Sunday, June 24, 2007

It's Just Visas...

There's a local coffee chain I go to every so often, just down the street from the consulate. They become really packed during the lunch hour. People get frazzled, particularly the counterstaff. At 12:30 you could always spot the manager sweating behind the register, glasses slightly askew, rumpled hair and uniform conveying a low-level stress that bordered on mild panic. His tension radiated out over the entire store. As a customer, you felt the only proper response to the pressure was to slap money on the counter as you hurriedly uttered your order, then grab the coffee they thrust at you as you were veritably pushed out the door by the other people in line. A rather stressful environment.

But on my last visit, I realized they'd had a change in management. The store is still every bit as packed, but this new manager is unflappable. I watched as he smilingly but firmly told a disappointed customer that they were out of what she wanted, and smoothly suggested something else. Taking orders and making change, this new manager was efficient, yet unrushed. The line might be long, but he's not panicked or harried. And why? Because... it's just coffee. No need for all the drama. The waitstaff is calmer; the customers are more relaxed.

This man is my hero.

So on Friday, when the Consular Chief came to me asking about the backlog, wanting to know when we'd up the numbers... I told him we'd do it when we were ready. And when he said someone had called complaining that there were no open appointments until mid-July, I said perhaps that person should consider applying in Tokyo where they seem to be fully staffed. Because the goal here is not to be martyrs. And because we're working very hard with the resources we have, more than meeting the '100 interviews per officer per day' guidelines of the State Department. Because at summer's end, I'd rather brag about how well we managed ourselves than how back-breakingly high our numbers were. And because you know what: it's just visas. No need for all the drama.

You forget sometimes.


Sharon said...

It's amazing how we find inspiration in the strangest of places. Let's hope your attitude catches on.

Geraldine said...

Right now I want to BE that manager! In spirit anyway!! Pack out starts tomorrow and I really, really hope I don't get any surprises. But if...more like, when...I do, I am determined to handle it with aplomb. After all, it's just MY STUFF!!! Ahhhhiiiiieeeeeeeeeeeeeeeeeee!!!!! 8^)


Consul-At-Arms said...

Nice story!

Katie said...

Not to worry, Mom. Remember how well they did my pack-out when I left Hawaii?

Though I myself am personally planning a massive divestment of property before I leave here. Some part of me just wants to live out of a suitcase or in a cave or something.

MC said...

Ah, if only such a philosophy could catch on at other posts - and in the Department!

Anonymous said...

that would never, ever, ever, fly here - lee

Katie said...

Yeah, well, it's good to be the stop-gap, all-the-responsibility-but-none-of-the-pay-or- training, titular NIV chief sometimes. :)

Honestly, I'm doing about 140-160 a day as it is. If State wanted no backlog, they shouldn't have arranged for us to be two officers short and one guy in training during peak visa season.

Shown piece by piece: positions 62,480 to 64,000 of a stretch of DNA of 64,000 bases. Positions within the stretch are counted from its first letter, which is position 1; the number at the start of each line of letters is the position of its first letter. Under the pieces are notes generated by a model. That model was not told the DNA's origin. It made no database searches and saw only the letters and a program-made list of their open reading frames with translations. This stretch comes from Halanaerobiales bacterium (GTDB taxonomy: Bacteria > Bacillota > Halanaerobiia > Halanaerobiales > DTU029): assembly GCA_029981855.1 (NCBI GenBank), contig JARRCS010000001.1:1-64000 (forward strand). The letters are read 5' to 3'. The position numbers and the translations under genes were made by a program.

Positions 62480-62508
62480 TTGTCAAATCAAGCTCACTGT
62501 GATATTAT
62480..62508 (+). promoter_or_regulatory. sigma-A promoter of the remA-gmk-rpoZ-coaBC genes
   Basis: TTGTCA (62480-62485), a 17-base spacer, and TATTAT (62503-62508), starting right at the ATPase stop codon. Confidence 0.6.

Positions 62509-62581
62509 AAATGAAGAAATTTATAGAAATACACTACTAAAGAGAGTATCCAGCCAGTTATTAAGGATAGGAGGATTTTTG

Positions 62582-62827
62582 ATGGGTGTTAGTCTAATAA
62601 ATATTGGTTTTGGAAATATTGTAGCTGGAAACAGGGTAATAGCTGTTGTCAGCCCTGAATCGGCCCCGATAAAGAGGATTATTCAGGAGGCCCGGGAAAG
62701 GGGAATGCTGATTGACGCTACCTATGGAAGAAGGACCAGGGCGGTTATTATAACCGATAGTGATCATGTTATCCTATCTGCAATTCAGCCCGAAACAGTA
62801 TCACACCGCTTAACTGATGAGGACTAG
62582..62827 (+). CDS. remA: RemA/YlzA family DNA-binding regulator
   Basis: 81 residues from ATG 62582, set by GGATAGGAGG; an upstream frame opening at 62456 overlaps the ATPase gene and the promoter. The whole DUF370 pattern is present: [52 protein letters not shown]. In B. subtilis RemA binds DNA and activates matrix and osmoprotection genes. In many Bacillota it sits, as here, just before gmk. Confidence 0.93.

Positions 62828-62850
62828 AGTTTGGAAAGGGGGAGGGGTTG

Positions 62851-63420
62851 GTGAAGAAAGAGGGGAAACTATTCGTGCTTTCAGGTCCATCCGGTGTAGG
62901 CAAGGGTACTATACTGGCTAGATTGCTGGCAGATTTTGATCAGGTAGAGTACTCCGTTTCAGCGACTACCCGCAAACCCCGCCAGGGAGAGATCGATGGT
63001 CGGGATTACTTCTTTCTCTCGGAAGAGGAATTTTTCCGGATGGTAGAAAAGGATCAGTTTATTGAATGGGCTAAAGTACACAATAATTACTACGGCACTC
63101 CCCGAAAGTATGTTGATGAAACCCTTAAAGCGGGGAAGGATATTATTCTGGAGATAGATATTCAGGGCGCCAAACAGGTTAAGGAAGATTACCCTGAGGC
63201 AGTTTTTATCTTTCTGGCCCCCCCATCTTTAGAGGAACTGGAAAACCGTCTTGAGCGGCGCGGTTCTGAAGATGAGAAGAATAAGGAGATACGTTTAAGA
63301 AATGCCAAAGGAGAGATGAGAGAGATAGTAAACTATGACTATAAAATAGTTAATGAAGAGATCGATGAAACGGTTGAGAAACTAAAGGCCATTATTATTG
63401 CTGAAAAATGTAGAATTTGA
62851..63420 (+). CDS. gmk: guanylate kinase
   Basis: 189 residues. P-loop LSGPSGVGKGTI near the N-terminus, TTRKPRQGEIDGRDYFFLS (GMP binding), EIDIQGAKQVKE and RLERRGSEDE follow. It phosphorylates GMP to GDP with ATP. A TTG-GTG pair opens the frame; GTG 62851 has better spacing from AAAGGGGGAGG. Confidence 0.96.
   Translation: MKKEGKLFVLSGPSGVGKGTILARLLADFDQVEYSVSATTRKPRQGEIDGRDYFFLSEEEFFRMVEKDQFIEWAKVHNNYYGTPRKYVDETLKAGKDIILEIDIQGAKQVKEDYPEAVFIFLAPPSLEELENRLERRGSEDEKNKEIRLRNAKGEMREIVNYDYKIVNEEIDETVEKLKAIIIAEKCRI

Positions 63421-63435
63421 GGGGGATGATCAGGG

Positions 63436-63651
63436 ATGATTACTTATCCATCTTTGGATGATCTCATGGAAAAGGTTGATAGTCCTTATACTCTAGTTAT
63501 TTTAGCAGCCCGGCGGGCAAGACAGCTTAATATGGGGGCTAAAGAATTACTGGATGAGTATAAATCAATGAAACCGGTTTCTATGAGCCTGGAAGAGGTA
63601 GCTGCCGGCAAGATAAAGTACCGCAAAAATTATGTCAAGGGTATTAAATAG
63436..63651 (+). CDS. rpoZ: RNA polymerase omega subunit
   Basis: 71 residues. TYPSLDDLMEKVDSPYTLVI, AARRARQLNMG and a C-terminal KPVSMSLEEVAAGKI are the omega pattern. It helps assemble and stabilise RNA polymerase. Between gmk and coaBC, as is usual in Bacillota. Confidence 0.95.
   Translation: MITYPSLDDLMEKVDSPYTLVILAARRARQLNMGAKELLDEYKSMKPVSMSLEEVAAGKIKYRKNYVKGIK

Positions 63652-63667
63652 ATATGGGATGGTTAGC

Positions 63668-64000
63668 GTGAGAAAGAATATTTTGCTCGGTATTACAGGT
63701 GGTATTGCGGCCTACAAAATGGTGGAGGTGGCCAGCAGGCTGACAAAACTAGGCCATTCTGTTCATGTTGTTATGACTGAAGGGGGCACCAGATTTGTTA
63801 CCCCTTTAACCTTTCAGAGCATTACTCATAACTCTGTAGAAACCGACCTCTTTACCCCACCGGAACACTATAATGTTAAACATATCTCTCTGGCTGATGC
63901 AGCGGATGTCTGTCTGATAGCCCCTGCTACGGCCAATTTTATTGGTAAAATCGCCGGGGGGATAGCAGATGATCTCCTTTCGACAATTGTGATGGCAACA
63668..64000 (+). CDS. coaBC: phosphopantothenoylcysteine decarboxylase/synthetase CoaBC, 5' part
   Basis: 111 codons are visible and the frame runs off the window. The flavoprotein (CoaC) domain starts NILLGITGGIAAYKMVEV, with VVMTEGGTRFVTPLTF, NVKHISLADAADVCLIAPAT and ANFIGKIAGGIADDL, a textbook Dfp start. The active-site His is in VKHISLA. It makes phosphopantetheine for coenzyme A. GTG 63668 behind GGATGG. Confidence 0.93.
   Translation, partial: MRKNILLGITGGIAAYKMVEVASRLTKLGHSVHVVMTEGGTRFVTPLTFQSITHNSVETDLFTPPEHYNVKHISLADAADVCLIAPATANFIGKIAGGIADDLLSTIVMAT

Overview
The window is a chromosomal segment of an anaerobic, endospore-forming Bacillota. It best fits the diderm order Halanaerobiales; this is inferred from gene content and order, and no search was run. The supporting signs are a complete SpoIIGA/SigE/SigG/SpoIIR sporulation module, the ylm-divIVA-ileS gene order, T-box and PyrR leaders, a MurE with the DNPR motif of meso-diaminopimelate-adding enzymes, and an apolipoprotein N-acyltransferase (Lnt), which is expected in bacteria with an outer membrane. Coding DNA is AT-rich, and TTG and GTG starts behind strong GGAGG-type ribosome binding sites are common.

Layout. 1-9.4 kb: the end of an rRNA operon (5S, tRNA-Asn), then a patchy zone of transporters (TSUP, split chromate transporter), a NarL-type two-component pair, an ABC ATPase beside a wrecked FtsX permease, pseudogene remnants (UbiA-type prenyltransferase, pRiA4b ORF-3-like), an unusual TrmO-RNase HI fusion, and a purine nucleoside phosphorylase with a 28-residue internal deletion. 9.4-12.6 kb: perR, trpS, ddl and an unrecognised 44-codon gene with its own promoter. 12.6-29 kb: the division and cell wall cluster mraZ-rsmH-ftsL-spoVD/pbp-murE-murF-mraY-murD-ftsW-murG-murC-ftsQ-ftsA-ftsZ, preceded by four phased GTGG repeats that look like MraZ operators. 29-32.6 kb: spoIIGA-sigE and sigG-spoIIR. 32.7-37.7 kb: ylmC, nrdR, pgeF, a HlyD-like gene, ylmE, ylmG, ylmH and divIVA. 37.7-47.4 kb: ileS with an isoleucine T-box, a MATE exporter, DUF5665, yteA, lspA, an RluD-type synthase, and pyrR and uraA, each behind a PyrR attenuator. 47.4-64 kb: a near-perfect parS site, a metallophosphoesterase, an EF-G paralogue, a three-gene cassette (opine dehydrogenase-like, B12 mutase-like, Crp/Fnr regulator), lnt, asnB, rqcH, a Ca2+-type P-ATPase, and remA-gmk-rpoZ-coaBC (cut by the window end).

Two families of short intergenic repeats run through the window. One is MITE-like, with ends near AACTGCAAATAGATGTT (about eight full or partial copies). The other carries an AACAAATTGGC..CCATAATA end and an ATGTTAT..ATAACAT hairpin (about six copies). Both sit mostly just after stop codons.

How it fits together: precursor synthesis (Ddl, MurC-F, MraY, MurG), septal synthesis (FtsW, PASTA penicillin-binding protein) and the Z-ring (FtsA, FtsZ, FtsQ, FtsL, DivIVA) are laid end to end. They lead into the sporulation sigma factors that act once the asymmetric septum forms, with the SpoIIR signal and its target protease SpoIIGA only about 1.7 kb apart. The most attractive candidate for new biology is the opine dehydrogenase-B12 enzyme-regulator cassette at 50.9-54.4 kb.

People can wait a bit. So you get your visa next week instead of tomorrow. No big deal.

Anonymous said...

You are my hero! I'm laminating a copy of this one.

fsowalla said...

Hmmm. Though I can't say it's great that you're now officially a bureaucrat in mindset, part of me does applaud the "it's just visas" attitude, as long as it leaves room for special, urgent cases. Sometimes it is a big deal. And in the bigger picture too.

Always ask for more resources.

Katie said...

Dear fsowalla,

Being an NIV officer is rather akin to being an ER doctor: long stretches of routine, boredom-inducing tasks, punctuated by only occasional moments of actual four-alarm emergency. The temptation in situations like that is to turn everything into an emergency, since you're told to be constantly ready for one. I'm merely advocating that only those cases that really do require heightened adrenaline rush receive it. Or, to go back to my coffee store analogy, don't turn:




If this is a bureaucratic mindset, well, then so be it.

We have already asked for more resources. They are not forthcoming. And I'm not going to sacrifice the people here to the flaws in the system; better to push for repairing the system itself instead, no? We're working on it.

mike said...

I strive to be like that manager in my own not-so-important retail job, and I meet with middling success. Today one of the first customers I had to deal with ended up yelling and cursing at me, just because she had picked the wrong type of milk for her WIC check (a government subsidized food program for "woman, infants, and childredn" FYI) and I offered to go get her the right one. It almost ruined my day, but I had grin and bear it, and continue on with my shift as normal and deal with the dozen other problems I was called for. (Friday the 13th today, by the way.)

Anyway, I admire someone who can keep their cool in a situation like the one you describe. You just have to focus on the things you can control, and deal with the rest as best you can.

A great post, as usual. Good luck with work. Hope your feeling well.

fsowalla said...

I understand. I think your post could just as easily apply to all the panic!-we've got to do something! over the passport backlog, no?

But wait, those are Americans we're providing services for.

It's just a passport.